A: I can comment on what it's meant to land values. We have seen quite a number of what we consider older farmers buying property and paying essentially cash for those properties because they can't put the money in the bank and get any kind of a decent return on it and they're reluctant to put it into something else that is more risky. If we had a 4.5 percent CD rate, the market would probably fundamentally look a lot different than it does right now. We sold a farm twelve months ago in York County at auction, a short-quarter, pivot-irrigated 140 acres for $8,200 an acre without the pivot and it had a cash rent lease for that year around $180 or $190. The farmer bought it for his son-in-law to farm, and this farmer was in his seventies. As best as we can tell, he paid cash or nearly all cash on this $1.2 million sale. That is the effect that we’re seeing in the market.

A: We're not really directly affected by the regulatory environment within the banking industry as such, but we are more in an indirect way. We work with a number of publicly-traded companies, and in those companies where we manage properties for them through a trust department relationship, we are not unlike what Matthew was talking about needing two people there for compliance. We have had to beef up staff considerably to meet SAS 70 audit requirements. We have to go through SAS 70 audits for two of our business lines every year. We have added substantial infrastructure for that. Some is good, but some you step back and look and it's not. So we're affected by regulation but just not the same way.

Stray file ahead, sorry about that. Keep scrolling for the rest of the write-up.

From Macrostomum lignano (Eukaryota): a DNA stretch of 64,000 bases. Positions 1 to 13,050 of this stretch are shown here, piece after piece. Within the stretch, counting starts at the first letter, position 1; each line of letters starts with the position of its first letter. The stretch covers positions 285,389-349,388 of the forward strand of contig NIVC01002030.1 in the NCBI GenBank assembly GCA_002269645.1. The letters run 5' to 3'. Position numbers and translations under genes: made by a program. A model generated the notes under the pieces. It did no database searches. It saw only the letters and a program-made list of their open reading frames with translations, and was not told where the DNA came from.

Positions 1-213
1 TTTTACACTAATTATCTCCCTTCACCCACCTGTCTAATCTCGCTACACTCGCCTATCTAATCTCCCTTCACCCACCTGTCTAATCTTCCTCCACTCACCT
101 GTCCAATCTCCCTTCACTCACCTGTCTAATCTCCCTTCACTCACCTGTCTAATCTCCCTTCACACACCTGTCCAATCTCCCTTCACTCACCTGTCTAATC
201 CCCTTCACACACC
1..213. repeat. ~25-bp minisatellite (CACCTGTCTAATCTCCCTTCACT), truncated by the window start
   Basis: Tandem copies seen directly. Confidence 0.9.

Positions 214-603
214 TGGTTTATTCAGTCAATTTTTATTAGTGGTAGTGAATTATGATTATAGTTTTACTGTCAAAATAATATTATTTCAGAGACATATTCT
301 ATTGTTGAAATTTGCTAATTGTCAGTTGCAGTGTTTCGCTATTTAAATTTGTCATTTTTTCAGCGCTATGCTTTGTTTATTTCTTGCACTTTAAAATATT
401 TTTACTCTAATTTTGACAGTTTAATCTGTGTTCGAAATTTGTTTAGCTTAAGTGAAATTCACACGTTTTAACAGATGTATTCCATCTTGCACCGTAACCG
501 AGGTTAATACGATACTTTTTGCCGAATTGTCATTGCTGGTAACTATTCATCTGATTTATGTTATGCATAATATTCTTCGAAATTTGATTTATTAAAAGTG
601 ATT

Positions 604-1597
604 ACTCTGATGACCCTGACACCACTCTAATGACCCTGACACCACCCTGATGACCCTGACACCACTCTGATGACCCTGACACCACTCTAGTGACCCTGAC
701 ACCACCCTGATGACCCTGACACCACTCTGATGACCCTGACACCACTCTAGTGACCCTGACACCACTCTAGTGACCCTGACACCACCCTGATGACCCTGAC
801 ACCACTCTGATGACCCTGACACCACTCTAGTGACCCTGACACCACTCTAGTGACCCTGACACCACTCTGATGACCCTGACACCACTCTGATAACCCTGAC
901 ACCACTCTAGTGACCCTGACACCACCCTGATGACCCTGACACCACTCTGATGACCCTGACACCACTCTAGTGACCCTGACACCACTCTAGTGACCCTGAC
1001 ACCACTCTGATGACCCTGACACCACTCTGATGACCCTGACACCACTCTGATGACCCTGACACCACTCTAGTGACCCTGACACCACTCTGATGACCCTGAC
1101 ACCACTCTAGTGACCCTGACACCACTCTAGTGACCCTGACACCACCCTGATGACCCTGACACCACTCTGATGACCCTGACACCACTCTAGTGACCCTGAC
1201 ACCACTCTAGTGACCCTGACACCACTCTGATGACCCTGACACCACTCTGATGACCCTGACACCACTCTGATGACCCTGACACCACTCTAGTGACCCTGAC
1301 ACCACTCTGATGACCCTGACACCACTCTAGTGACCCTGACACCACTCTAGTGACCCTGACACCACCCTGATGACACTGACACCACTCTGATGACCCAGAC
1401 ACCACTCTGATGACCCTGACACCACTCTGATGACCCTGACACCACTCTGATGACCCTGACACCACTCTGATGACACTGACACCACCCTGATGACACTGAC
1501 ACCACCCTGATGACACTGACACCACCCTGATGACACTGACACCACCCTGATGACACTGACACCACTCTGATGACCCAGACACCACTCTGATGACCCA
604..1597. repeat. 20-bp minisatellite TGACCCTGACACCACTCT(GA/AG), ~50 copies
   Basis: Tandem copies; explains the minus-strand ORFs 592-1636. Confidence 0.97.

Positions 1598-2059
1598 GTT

1. It was disappointing that an entire seminar on farmland left out the most important spokesperson for the industry. No farmers were on the panel and it would have been nice to have their important input and perspective on such a headliner topic.

    Our summary of the webinar was posted here

  2. KL
    This was mentioned, that no farmers were there, however, the sole purpose was that of lending, banking, and solvency issues, same as the federal reserve banking farmland price reports.

  3. I had a hunch that there were fewer landowners looking to sell these days and he confirms it.

    Very informative. Thanks for posting this transcript.